Hard-shoulder scheme to go nationwide

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A jam-busting scheme allowing motorists to use the hard shoulder during peak periods could be rolled out around the country, Transport Secretary Ruth Kelly announced today.

Following the success of a motorway congestion trial on the M42 around Birmingham, a feasibility study will be carried out to consider if similar schemes could be implemented.

And new ways of managing motorway traffic will be implemented as part of a £150 million scheme on the motorways around Birmingham, taking in parts of the M6, M42 and M40.

The M42 trial - which saw improvements for motorists, the environment and the economy - allowed drivers to use the hard shoulder in peak periods, and saw average journey times fall by more than a quarter on the northbound carriageway.

Ms Kelly said: "The M42 trial shows that using innovative thinking to help drivers beat motorway jams really works.

"New traffic management techniques, like hard-shoulder running and varying speed limits, offer practical and cost-effective solutions to cutting congestion, and I now want to explore whether other motorways could benefit from similarly creative measures.

"Other important benefits are less disruption from roadworks, reduced environmental impact, better information for drivers, and a faster, more effective response to accidents."

Launching the study and the Birmingham scheme at the Highways Agency's West Midlands regional control centre, Ms Kelly said the traffic management scheme was beneficial for both the motorist and environment.

"It's a win win situation," she said.

The study's findings will be presented to Ms Kelly in Spring 2008.

Emergency refuge spots to be used in the event of an accident are situated every 500 metres along the M42, and the extra monitoring means emergency services are able to reach the scene quicker, she said.

Speaking on BBC Breakfast, Ms Kelly said the hard-shoulder extension could be used on the M1 and M6.

The Transport Secretary also insisted the policy move was not a soft response or second best choice following the Government's climbdown from introducing national road pricing.

Tolls could still be introduced in the bid to tackle congestion on Britain's roads sometime in the future, but it was more of a long-term possibility.

Ms Kelly continued: "I think there will always be a need for road widening where there is a huge and severe congestion problem because in those situations you just need to maximise the number of cars that can drive on a particular stretch of road.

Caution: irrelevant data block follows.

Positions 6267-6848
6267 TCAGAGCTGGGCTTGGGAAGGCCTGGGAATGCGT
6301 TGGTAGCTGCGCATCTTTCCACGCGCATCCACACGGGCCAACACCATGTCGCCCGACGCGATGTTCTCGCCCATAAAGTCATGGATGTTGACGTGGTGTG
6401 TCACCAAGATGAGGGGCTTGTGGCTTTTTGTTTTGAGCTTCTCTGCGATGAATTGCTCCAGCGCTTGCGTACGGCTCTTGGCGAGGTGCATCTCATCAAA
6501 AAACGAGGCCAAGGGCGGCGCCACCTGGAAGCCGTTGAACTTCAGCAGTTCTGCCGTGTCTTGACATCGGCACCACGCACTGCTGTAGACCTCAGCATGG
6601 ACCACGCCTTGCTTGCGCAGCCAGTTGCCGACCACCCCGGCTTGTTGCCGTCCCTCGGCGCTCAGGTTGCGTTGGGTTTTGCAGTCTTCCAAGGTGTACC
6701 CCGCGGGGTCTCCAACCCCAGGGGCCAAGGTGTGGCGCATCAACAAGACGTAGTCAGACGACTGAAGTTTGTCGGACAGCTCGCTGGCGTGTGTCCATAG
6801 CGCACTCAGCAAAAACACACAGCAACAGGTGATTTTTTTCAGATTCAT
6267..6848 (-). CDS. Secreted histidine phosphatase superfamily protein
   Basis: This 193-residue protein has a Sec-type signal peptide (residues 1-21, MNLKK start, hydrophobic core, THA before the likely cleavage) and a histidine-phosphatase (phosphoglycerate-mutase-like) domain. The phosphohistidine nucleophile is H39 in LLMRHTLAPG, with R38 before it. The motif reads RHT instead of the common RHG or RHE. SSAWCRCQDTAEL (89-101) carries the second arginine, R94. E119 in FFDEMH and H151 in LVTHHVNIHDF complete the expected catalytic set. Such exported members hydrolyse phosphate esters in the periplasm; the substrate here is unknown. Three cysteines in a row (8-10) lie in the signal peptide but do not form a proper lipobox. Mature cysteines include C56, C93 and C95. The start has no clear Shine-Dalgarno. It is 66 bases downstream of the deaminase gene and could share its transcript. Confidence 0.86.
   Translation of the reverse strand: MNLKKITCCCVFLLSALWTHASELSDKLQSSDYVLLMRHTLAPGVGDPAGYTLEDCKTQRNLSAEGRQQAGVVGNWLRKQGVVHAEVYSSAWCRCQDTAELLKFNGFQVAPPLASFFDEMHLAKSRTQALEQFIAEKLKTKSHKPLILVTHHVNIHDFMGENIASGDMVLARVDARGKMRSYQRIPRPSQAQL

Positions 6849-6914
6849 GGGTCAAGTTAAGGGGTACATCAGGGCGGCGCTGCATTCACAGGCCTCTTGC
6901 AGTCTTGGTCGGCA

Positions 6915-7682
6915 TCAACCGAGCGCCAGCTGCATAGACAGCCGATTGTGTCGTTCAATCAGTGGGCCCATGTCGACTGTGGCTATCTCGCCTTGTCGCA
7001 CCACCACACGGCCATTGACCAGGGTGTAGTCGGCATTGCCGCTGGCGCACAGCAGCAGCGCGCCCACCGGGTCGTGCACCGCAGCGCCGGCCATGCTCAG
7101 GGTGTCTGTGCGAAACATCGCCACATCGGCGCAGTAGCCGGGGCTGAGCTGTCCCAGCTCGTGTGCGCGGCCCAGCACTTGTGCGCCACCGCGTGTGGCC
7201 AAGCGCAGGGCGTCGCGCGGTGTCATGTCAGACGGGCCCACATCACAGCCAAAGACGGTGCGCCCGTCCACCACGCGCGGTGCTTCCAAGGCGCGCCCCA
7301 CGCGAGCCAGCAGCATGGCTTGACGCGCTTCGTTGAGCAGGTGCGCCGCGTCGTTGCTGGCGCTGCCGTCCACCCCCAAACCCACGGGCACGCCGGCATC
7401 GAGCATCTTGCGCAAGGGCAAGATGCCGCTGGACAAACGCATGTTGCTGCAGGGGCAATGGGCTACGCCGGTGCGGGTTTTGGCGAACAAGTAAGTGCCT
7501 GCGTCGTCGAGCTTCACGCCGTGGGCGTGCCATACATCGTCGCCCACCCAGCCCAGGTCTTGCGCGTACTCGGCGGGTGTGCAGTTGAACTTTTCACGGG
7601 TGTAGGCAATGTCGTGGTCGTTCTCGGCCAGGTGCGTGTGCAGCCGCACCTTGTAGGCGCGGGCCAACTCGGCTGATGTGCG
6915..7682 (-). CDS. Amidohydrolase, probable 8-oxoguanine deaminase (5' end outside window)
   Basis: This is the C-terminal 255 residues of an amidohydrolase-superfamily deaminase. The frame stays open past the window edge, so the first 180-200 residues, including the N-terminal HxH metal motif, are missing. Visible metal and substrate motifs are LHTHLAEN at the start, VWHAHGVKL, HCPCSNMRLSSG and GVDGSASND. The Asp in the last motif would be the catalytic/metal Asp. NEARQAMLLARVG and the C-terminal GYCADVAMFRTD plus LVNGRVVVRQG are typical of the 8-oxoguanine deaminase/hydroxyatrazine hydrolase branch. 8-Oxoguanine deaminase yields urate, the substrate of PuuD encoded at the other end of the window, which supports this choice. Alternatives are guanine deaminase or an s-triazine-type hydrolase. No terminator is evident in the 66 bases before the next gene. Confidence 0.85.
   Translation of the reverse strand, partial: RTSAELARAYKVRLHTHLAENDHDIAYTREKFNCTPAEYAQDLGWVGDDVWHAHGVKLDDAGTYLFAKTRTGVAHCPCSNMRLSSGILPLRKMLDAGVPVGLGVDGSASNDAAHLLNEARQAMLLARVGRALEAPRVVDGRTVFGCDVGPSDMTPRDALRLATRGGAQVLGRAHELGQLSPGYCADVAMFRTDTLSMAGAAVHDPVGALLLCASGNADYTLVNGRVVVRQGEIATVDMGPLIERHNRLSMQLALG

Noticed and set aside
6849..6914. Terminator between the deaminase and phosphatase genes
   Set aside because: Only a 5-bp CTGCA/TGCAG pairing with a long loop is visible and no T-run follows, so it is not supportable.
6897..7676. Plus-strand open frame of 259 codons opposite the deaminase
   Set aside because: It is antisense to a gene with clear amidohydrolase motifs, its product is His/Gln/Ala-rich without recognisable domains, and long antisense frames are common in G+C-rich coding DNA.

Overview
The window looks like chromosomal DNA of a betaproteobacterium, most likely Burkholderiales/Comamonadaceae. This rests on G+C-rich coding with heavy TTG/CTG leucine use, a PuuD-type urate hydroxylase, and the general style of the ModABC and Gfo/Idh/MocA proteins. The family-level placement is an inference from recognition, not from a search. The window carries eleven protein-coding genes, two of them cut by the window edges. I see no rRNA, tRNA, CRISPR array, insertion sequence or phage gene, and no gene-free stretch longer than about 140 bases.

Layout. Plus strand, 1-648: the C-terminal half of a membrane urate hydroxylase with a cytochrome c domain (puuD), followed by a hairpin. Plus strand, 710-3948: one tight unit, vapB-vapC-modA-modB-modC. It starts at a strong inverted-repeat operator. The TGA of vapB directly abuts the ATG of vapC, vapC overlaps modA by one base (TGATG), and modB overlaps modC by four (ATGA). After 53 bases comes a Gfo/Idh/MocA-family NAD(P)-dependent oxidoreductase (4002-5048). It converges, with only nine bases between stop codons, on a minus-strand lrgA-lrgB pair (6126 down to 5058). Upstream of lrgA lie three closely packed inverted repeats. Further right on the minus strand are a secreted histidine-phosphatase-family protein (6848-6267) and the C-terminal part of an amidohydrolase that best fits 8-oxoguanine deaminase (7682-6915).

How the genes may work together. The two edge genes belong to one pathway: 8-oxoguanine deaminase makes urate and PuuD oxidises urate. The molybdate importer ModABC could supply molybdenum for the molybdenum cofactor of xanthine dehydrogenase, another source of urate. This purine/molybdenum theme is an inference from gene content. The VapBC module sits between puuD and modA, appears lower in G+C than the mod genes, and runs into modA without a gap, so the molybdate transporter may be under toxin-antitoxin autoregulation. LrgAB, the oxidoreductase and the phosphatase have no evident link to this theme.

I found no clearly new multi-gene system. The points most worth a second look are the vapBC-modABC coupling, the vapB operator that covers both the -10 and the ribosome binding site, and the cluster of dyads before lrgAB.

"But what I am doing today is asking the question are there bits of the network, and it could be bits of the M1 or parts of the M6 for instance, where an active traffic management approach... might not be a better way to get more people to use the motorway network and improve how reliable their journey times are."

The announcement was met with some reservations.

The Royal Society for the Prevention of Accidents (RoSPA) said investment was essential if the scheme were to be rolled out, and raised issues over the emergency services.

Kevin Clinton, head of road safety for the charity, said: "If this scheme is rolled out to more locations, it is essential that there is the same level of investment in infrastructure."

He said that there needed to be careful consideration about emergency refuges, overhead gantries with active speed limit signs and instructions to drivers about when they can and cannot drive on the hard shoulder.

He continued: "Our reservations about using the hard shoulder are that in a major incident it may take emergency services longer to reach the scene as well as the practicalities of where drivers are able to stop their vehicles if they break down.

"There are also maintenance issues, including the need to keep the hard shoulder free of the debris that typically builds up there."

Gareth Elliott, policy advisor to the British Chambers of Commerce (BCC), welcomed the plans as a "forward thinking" way of tackling congestion.

He said: "In a new survey conducted by the BCC, the effects of congestion are now costing British business a staggering £18 billion per annum...

"However, using this scheme in conjunction with investment in other methods of increasing capacity is the only guaranteed way of locking in the full economic and environmental benefits of extra capacity."

The £150 million Birmingham scheme will involve sophisticated technology needed to control and monitor speed, and in setting up a control centre to watch over the roads.

It will see hard shoulder driving in peak times and varying speed limits on parts of the M42 and M6.

Parts of the M40 around Birmingham will also see varying speed limits, but drivers will not be allowed to use the hard shoulder.

Construction is expected to begin next year but will not be fully up and running until 2011.

The M42 trial, which has been in place for just over a year, discovered that 84% of drivers felt confident about using the hard shoulder.

Weekday journey times improved by 27%, and overall fuel consumption reduced by 4%. Vehicle emissions fell by up to 10%.

The trial, which took place between junctions 3a and 7 of the M42, also saw the personal injury accident rate fall from 5.2 per month to 1.5 per month on that section of motorway.

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